Among those with an interesting story behind them is that of Frederick Dountz. He died November 22, 1871 at the age of 82 years, 8 months, and 2 days. Dountz was born in Hesse-Cassel Germany. His father was a Prussian/Hessian soldier who fought as a mercenary with the British Army during the American Revolution. After being captured with Cornwallis at Yorktown, he was sent bact to Germany. There he married and fathered a family, one of which Frederick was a member. From his father, Frederick learned of America. In his youth he was drafted or joined Napoleon's army and became a member of the Imperial Guard. After the Battle of Waterloo and Napoleon's final defeat, Frederick emigrated to the United States. He was apprenticed to someone at Chillicothe, Ohio for three years. He then came to Madison County where he settled near the Kiousville Mill. By 1854, he had purchased 193 acres on the other side of Rt. 56 near Bradford's Fork. He is buried with his family within a small fenced-in plot containing four graves in the old Kiousville Cemetery. This cemetery hasn't been used since 1890.


The Kiousville Cemetery has also been called Robison Cemetery. According to one person it was also referred to as the Graham Cemetery. In addition to the Dountz family members several Robisons were interred near the Dountz family graves. Some Robison burials were exhumed and moved to Pleasant Cemetery near Mt. Sterling, Ohio many years ago.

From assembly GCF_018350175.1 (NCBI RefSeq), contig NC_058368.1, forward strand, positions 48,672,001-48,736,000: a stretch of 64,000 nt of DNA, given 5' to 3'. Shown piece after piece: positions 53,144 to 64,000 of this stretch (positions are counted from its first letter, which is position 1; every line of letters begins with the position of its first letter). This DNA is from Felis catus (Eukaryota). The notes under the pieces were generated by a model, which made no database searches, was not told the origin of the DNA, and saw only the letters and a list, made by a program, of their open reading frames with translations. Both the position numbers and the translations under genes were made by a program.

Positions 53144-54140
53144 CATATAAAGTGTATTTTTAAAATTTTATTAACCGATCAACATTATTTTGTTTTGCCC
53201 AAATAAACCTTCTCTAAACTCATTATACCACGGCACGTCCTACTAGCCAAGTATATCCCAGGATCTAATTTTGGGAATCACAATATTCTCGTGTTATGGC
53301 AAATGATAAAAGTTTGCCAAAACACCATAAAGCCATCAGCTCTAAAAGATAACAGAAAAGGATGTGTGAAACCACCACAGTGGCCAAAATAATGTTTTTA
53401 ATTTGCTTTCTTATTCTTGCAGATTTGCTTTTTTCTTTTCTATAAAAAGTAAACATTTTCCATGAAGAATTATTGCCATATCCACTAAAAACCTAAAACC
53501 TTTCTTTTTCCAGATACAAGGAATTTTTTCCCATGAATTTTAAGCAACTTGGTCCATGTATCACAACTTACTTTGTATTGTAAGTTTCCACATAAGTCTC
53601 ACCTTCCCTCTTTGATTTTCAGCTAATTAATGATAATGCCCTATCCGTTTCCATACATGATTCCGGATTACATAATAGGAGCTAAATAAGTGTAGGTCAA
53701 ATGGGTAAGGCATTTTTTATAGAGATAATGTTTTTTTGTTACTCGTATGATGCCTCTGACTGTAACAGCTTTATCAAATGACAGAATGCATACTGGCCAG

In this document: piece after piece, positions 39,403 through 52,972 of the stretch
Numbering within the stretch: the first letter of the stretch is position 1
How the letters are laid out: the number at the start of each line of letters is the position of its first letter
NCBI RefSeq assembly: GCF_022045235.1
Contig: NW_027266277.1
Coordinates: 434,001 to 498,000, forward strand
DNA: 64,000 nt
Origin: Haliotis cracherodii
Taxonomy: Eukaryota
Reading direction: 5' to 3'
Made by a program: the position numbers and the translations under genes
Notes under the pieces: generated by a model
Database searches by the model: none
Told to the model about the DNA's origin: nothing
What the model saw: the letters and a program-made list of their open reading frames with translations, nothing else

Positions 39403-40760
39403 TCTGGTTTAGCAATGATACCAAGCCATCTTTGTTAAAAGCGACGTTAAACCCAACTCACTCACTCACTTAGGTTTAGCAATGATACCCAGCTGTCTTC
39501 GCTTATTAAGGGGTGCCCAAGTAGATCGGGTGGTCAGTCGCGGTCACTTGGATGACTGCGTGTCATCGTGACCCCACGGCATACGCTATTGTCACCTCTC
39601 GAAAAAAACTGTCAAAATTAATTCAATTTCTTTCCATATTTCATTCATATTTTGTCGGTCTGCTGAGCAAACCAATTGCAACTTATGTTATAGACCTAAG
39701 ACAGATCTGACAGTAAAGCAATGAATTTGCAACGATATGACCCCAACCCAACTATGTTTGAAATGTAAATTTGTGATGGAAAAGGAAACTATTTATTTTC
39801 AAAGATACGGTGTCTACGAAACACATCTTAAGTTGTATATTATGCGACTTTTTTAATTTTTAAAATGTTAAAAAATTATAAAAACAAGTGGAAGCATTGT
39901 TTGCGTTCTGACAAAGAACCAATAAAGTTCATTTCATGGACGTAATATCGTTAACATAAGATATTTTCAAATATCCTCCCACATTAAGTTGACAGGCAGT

You can check burial information by clicking on the Genealogy section on our home page. As of this submission, February, 2003 the Kiousville/Robison Cemetery are in the process of being put on the site. Appreciation for information of the Kiousville section goes to Mrs. Rachael Morehart, Paul Morehart and Ed Myer. The story of Kiousville would have lacked a great deal without their contributions of information and photo.


Information obtained from the Church of Latter Day Saints Genealogical Repository in Utah shows that Frederick Dountz was born March 21, 1789 and died November 22, 1871. His first wife was Barbara Zalleren and they married possibly in Wurtemburg, Germany. His second wife was Sarah Ackerly. The wed in Pickaway Co., OH December 14, 1832. Children of Frederick and Sarah Ackerly Dountz: Rebecca, Isabella and Frederick who died 11/29/1860-Kiousville. The Repository further states that Frederick's will was filed May 1, 1871 at the London, OH court house and that 7/1/1831 he purchased 203 acres in Madison Co. for $300.00.

Information from the site showed that Sarah Ackerly was born 7/18/1794 and died 11/29/1860. Barbara Zalleren died 7/2/1832 possible in Madison Co.

Frederick and Sarah Dountz's daughter, Rebecca, married Allen T. Thornton. Rebecca died 9/22/1865 at age 32. A child of theirs was Frederick Holton Thornton. From History of Madison County, Ohio-1915, "Since the subject of this brief biographical record has become a representative among the men of his chosen calling in this community, it may be assumed that he early made a plan for his life and that with undeviating determination he carried out this plan from day to day until the present time. Frederick H. Thornton wed Ella Hunter in 1885. She was the daughter of Charles and Martha Fitzgerald Hunter. Children of Frederick and Ella: Lloyd born 1888 and spouse of Mabel Dennison. Two others died in infancy".

Denny at Robison.jpg (46023 bytes)


Genealogical Data collected and assimilated in part by Mary Lou Stiverson.